Measuring hearing aid compression algorithm preference
One of the key mechanics in hearing aid algorithms is compression. The human ear is capable of processing sounds with a wide range of intensity levels. Hearing impairment mostly impacts the sensitivity to soft, low intensity sounds. Using Wide Dynamic Range Compression (WDRC), modern hearing aids are able to enhance soft sounds by applying more gain in comparison to the amount applied to loud sounds. This results in a better audibility of somebody speaking softly without making high intensity sounds unpleasantly loud.
The effectiveness of a hearing aid depends on a great number of factors: Preferences of the hearing aid wearer, characteristics of the hearing impairment, aspects of the compression algorithm (ratio, fast/slow, threshold) and the acoustic properties of the sound environment (cocktail party, noisy street or a church with strong reverb). What better way to tune a hearing aid to the wants and needs of somebody with a hearing impairment than to test it in real-life situations, and make adjustments on the fly? In the last decades, the vast improvements of hearing aids have been predominantly based on lab-experiments. Nowadays, there is also a great potential in testing hearing aids in real world situations.
Jennifer Lentz, Donghyeon Yun and Stuart Smiley of Indiana University aim to do just that. For their research they plan to fit test subjects with the Tympan as a hearing aid and test platform. They have developed an application for Tympan that runs a WDRC algorithm and at the same time records samples of the incoming signal to measure the acoustic properties of the environment. All the while, the test subject can also change between algorithm settings, and take notes on the Smartphone app about the environment, the target sound and the performance of the hearing aid. In this approach the Tympan simultaneously tracks information about the hearing aid settings, changes in the acoustic environment and user preferences. Hopefully, this will provide valuable insights into the complex relations between those factors and contribute to further improvements of hearing aids.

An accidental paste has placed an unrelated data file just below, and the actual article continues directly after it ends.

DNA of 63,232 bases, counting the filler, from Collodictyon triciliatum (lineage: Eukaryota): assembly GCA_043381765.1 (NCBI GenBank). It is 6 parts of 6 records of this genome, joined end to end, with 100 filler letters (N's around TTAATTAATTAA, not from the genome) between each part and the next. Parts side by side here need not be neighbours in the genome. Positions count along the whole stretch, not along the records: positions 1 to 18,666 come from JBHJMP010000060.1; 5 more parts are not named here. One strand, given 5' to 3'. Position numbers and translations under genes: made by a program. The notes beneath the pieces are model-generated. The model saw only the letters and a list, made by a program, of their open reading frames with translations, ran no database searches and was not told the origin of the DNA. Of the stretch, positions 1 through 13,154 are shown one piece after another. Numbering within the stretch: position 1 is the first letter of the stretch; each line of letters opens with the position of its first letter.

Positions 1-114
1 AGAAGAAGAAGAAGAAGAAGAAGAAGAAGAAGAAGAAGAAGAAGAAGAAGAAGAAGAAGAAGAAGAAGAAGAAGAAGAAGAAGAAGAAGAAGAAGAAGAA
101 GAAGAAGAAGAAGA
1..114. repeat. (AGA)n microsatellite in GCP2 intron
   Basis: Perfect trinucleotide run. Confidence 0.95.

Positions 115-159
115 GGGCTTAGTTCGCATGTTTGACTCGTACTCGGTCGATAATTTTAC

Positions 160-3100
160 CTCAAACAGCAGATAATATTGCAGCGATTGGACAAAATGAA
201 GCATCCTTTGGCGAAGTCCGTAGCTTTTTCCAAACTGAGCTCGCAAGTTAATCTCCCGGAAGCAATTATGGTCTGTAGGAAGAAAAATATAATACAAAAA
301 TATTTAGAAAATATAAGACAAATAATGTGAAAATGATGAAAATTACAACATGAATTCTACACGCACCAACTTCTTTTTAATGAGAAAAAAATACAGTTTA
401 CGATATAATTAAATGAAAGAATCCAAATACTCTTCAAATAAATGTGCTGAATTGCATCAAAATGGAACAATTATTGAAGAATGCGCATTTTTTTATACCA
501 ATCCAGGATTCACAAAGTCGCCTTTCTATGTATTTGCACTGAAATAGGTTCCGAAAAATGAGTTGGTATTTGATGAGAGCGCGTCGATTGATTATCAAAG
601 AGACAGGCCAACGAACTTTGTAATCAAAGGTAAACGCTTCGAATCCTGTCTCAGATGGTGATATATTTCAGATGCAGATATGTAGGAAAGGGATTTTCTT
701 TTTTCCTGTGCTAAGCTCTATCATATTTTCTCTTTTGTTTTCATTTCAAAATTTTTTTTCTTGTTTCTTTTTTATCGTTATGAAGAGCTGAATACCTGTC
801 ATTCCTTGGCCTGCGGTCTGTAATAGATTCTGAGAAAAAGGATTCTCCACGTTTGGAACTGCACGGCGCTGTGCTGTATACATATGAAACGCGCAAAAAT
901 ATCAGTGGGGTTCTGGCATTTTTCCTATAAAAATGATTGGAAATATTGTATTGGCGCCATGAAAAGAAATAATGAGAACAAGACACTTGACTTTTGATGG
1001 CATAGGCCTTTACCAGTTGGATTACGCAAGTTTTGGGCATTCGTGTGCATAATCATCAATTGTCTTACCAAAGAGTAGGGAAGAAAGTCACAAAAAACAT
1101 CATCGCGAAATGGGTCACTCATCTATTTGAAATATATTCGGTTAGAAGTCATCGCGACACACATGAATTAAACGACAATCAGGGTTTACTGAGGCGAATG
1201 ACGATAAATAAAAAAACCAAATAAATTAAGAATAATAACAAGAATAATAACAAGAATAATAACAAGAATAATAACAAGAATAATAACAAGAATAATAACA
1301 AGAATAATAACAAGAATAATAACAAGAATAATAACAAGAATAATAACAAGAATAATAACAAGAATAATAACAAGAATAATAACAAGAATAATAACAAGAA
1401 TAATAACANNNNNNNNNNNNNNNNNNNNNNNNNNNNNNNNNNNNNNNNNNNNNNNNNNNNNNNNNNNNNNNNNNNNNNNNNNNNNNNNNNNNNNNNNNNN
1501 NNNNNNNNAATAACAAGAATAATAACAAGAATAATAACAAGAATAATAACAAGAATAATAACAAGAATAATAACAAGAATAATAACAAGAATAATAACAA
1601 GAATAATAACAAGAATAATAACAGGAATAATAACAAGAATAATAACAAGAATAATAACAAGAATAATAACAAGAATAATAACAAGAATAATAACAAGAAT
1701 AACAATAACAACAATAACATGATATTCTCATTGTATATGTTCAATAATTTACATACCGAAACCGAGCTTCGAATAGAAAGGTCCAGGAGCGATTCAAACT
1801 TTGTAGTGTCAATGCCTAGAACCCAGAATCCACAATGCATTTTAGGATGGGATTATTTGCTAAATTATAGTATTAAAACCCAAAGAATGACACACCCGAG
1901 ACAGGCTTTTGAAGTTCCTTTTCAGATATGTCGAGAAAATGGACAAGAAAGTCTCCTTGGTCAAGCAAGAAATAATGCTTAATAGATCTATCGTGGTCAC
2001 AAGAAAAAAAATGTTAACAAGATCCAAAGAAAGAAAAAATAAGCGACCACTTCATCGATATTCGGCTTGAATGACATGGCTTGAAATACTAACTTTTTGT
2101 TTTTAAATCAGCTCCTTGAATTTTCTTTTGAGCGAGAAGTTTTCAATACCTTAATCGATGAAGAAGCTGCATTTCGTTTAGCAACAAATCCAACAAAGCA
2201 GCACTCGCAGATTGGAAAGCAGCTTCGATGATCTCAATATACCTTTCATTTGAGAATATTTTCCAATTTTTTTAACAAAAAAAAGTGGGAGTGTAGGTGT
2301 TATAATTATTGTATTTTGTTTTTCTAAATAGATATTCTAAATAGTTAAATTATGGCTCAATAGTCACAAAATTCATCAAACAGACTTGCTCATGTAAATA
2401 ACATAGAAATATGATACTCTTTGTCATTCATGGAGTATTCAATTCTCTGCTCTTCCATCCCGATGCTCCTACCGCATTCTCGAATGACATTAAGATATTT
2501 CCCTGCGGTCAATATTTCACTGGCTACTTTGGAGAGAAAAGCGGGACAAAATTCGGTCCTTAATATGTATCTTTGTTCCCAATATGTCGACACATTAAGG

A preliminary version of the app is now complete and the team is ready for testing. They plan to give the subjects some training in using the Tympan and smartphone app, and ask them to wear the Tympan for 1-2 days (8 hours a day). During this time they will listen to different algorithm settings in different environments and take notes. In this first research stage it is important to evaluate the practical aspects of this test-setup: how do the subjects feel about wearing the Tympan and using the app? How does the subjects’ ability to control the loudness affect the experiments?
After sorting out these teething problems, the opportunities of this setup will be endless. What’s next on the researchers’ agenda will without a doubt be interesting.
About the TYMPAN ASA2021 Design Challenge
During the ASA (Acoustical Society of America) conference in June 2021, Tympan hosted a design challenge: What is possible with the Tympan?
10 exciting new applications were submitted and presented at the following ASA conference: Enhancements of hearing aids, spatial acoustic processing and smart earphones and much more. Stay tuned if you want to learn what is possible and to keep track of future developments.